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December 9, 2016
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September 13, 2000
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February 8, 1949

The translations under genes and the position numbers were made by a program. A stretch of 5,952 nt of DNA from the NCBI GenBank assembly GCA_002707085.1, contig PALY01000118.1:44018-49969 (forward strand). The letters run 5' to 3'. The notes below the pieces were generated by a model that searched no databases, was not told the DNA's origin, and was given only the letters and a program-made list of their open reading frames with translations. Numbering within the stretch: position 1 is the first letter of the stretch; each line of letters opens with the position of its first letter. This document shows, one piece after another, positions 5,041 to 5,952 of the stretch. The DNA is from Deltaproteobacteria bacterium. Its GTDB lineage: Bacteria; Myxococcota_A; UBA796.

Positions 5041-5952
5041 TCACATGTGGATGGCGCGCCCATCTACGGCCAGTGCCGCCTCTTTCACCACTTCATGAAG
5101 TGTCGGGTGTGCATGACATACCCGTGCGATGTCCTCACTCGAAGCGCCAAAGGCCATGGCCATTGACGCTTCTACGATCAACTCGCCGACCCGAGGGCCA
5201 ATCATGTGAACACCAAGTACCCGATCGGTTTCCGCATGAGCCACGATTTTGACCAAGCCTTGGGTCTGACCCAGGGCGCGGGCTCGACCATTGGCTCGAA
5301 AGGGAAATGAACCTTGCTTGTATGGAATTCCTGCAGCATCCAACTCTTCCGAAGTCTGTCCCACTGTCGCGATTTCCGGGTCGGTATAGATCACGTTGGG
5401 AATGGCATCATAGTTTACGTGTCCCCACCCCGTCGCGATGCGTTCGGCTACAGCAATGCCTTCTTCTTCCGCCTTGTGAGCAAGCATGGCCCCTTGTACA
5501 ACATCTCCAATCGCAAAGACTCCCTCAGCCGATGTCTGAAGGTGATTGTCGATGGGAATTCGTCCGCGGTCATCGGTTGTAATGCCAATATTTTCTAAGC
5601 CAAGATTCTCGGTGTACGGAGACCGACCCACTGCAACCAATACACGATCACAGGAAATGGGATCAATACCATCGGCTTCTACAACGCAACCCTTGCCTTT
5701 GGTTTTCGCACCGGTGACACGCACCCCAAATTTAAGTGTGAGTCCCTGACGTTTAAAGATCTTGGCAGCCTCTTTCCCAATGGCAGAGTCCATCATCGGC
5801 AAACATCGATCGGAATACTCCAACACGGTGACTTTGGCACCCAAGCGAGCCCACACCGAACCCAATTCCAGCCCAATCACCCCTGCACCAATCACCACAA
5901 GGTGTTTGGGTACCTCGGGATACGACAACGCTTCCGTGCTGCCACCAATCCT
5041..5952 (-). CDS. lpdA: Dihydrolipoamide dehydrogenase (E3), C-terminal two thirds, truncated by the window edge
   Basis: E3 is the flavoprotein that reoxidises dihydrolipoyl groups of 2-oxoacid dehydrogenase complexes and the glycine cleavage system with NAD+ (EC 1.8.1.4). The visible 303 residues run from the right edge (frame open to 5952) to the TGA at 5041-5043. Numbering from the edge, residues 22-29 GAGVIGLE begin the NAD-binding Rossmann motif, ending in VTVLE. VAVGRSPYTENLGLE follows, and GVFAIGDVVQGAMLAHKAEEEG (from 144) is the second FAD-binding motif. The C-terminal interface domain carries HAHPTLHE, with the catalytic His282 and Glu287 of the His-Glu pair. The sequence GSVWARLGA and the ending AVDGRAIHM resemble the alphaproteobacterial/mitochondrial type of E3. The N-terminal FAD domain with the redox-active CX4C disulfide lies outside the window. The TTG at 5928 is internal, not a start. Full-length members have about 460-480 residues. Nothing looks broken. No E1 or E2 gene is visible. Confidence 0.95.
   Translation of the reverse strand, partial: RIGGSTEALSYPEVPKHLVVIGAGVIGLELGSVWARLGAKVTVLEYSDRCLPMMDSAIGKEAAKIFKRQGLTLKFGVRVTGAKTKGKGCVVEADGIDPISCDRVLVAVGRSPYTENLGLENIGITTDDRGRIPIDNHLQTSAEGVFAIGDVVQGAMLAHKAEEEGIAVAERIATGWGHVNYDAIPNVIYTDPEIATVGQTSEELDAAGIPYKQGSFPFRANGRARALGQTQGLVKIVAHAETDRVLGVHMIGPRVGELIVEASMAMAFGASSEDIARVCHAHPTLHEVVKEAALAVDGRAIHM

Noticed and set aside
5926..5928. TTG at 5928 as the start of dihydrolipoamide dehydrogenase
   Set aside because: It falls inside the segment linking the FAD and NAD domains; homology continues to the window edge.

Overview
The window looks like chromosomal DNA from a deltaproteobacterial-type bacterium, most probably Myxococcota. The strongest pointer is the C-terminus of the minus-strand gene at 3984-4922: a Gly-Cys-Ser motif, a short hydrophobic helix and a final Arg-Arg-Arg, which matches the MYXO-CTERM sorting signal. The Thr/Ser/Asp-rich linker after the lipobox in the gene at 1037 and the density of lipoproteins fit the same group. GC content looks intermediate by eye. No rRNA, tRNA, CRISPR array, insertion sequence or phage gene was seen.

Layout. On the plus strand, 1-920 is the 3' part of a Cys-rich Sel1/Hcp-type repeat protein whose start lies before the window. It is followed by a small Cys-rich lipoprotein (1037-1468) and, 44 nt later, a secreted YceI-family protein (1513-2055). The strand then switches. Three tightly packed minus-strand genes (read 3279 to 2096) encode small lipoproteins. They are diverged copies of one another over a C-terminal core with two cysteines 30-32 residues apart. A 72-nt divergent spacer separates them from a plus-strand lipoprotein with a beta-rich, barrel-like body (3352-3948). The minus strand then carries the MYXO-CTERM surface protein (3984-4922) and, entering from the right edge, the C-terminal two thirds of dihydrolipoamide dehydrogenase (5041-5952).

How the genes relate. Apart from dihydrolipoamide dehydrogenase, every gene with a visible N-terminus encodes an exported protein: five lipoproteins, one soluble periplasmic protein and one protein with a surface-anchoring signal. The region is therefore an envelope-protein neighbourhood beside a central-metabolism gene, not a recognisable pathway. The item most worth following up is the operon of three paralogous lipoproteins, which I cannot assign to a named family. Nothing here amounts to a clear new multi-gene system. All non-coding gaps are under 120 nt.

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Approved For Rye ''ease 2001 / -RDP79- 90A000100020046-9 i.N~~R1' ATIONAL ORGANIZATIONS CROUP ? _ L SD,MMAR!' NO. 6 For week ending 8 February 1949 Thai Internationa Week _- The Rhodes armistice talks have entered their fifth week with little progress to show. As ECOSOC opened its eighth session, it faced its largest and most significant agenda to date. A first move of the Soviet= reconstituted WFTU has been to call an All Asiatic Trade Union Conference in Peiping 1 FTU launches driy! t~ or anl. Asian lab_or.. The decision of the World Federation -or Trade Unions, now meeting without British, US or Dutch representatives, to hold an sil Asiatic Labor Conference in Peiping next May reflects the mounting interest of the USSR in organizing Middle- and Far Eastern labor into a cohesive force supporting Soviet foreign policy aims. Reported adoption of" a $1,500,000 budget to finance travel and propaganda expenses incidental to they Conference highlights the importance attached to it by the WFrU Communist leadership, The timing of the Conference may be an attempt to counteract the announced intention of the Government-sponsored India National Trade Union Congress to convcns a May session of Asian labor in order to organize a non-Communist labor federation (the WFTU is reportedly anxious to 'unify" India?s labor organi- zations, now divided between the pro-Governrlent unions and the Communists). To prepare for the Peiping Conference, apparently to be under the direction of the Soviet WFTU Assistant Secretary General, a WFTU delegation will shortly proceed to India, Burma, Pakistan and possibly other Asian countries. A simultaneous decision to effect early affiliation of Japanese trade unions suggests the wide scope of projected WF1 U activity in this area.. The Federationes organizing efforts in the Orient will be paralleled by those of the Communist-controlled World Federation of Democratic Youth and Inter- national Students Union. These two organizations have increased their membership in Southeast Asia to seven millions through personal contact, relief activity and the publicizing of colonial and dependent area problems, and are likely to make additional gains at the forthcoming Asian Youth Con- ference in Calcutta. Approved For Release 2001/0RT04 : GIA-R SWNp. mot WOW ] " F4C S C "? i S H"aact. ANGkD %E)(T PEVkE 0- 006514, 090A000100020046-9 Approved For Re ,Lease 2001/03/04: CIA-RDP79-0109OA000100020046-9 # Prospects for current, FCQSUC session, The proposed establishment -of an :conomic Commission for the Middle Fast (FOIE) and the discussion of President Truman's inaugural offer of American scientific at:d tenr.nicul aid to under-developed areas will bring two important problems before the current session of the UN Economic and Social Council., A centre1 issue in the formation of EC ME will be the question of participation b r Israel, which strongly favors postponement of the item until the next sef lion **in order that it may become an original Commission member.** the relatively low position of the EGME item on the agenda will result in delay and possibly postponement, but an alternate solution may be to amend the Commission's proposed terms of reference to provide for the autonittic admission of Israel and Transjordan when they becomo 1fl members. Whatever the final solution, it will undoubtedly entail a good deal of political maneuvering to overcome Arab antipathy, although i*~ is difficult to see how Israel could be permanently excluded from a Middle Eastern regLonal commission. Two agenda items on economic development an 6 technical assisteace will provide the framework for consideration of President Truman's "bold new program" of aid to under-developed countries (R'Po:tnt Four" of his ii.augeiral speech). This program, if effectively implemented through the UN Ir ac- cordance with the President's avowed intentions, ray prove to be, one of the most important contributions to the prestige a)f that organizatio:a and a major long-range factor in US security. China?ss seain the UN. The progressive extension of Communist r,--le in China combined with the steady disintegration of the Nationalist Goornm met must in the not too distant future raise the question of Chinese re resentation in the UN.. In view of Chins.' s status as a permanent mesnher of the Security Council, this would be a natter of major significance. With the confusion attending the shift of the Nationalist capital from Banking to Canton, the present Chinese delegation is already experiencing great difficulty in communicating with its Government Dr. Tsiang, the SC representative, foresees the prospect of a Communist regime claiming to speak for China in the UN, but anticipates that the present Government will maintain its claim to be the de lure government of all China even if forced to take refuge in Frormosa# If a. coaliti(an were formed, however, it would be difficult to refuse to seat its UN representative; but while two rival governments continue to divide authority, the present SC incum- bents occupy a favored position under SC Rules of Procedure. Rule 17 provides that any SC representative whose credentials have been questioned may continue to sit with the same rights as other :t-epresentatives until the Council has decided the matter, :''.t would thus require seven votes to unseat him. As, however, the power of the Nationalist Government approaches the -point where it becomes unable to fulfill its international obligations, the UN will find it increasingly difficult to continue the fiction that the old Government speaks for China. Approved For Release 2001/03/04: CIA-RDP79-0109OA000100020046-9 Approved For Rel' ase 2001/a PIA-RDP79-0109OA000100020046-9 Tripc1itanian_attit~ude toward Italian trusteeship. The willingness with which the Tripolitanians would accept the return of Italian rule will depend on both the attitude which the UK takes toward facilitating the return of Italian troops and the ability of local Arab leaders to reach an understanding with the Rome Government. If the growing sentiment for Italian trusteeship, largely arising from Italy0s alignment with the West, results in UN award of Tripolitania to Italy, it Is unlikely that the British would carry out their previous threat to abandon the area without awaiting Italian occupation. The vacuum resulting from adherence to this policy would enable the Arabs to establish a local regime which oould wage guerrilla warfare when the colony was "captured" following the landing of Italian forces. Even if the British remain until the trustee assumes control, Arab resistance would also increase should it become generally known beforehand that the UK will not use its own forces to re-establish Italian authority.. On the other hand, if the British gradually turn the colony over to incoming Italian administrators, police and troops, the transition will be facilitated,,, although sporadic disorders may be expected in any case. Were extreme measures of repression employed against such resistance, serious repercussions could be expected throughout the Middle 'Fast There apparently is a divergence of opinion between the prominent Tripolitanian spokesman, Beshir Saadawi, and the local Arab leaders over whether to negotiate with Italy. Saadawi, reportedly intending to remain in the country only if his goal of independence is achieved, is continuing to hold out for this solution. The resident leaders, aware of the noces3ity of maintaining an escape hatch which would permit their continued unmolested existence in the colony should Italian trusteeship materialize, are more desirous of compromise through agreement with Italy. Thus motivated by self-preservation, the local leaders may overrule Saadawl and seek a nods vivendi with Rome which would limit Italian immigration and landholding and would permit Arab participation in the government. In such an event, they will reportedly counsel the people against resistance, thus lessening the probability of guerrilla warfare.. The local Arab leaders would be still further encouraged to adopt a cooperative attitude by the likelihood that the General Assembly,will insert in any Trust Agreement a proviso calling for independence in ten years and by the fact that Trusteeship Council supervision will safeguard the rights of the local population. A India presses for SC follow-up on Indonesia. The Indians, as the driving force behind the New Delhi Conference, are intently waiting to see whether the Dutch will comply with the SC Indonesian resolution and, if not, what the Council prcposes to do. Prime Minister Nehru and Bajpai of the Foreign Office have recently emphasized the importance which they attach to the Security Council e s following through in the Indonesian case Should the Council fail to do so, the UN would lose prestige throughout Asia, and renewed agitation for independent action by the Asian Conference participants would be the probable consequence. Approved For Release 2001/ 3 : CIA-RDP79-0109OA000100020046-9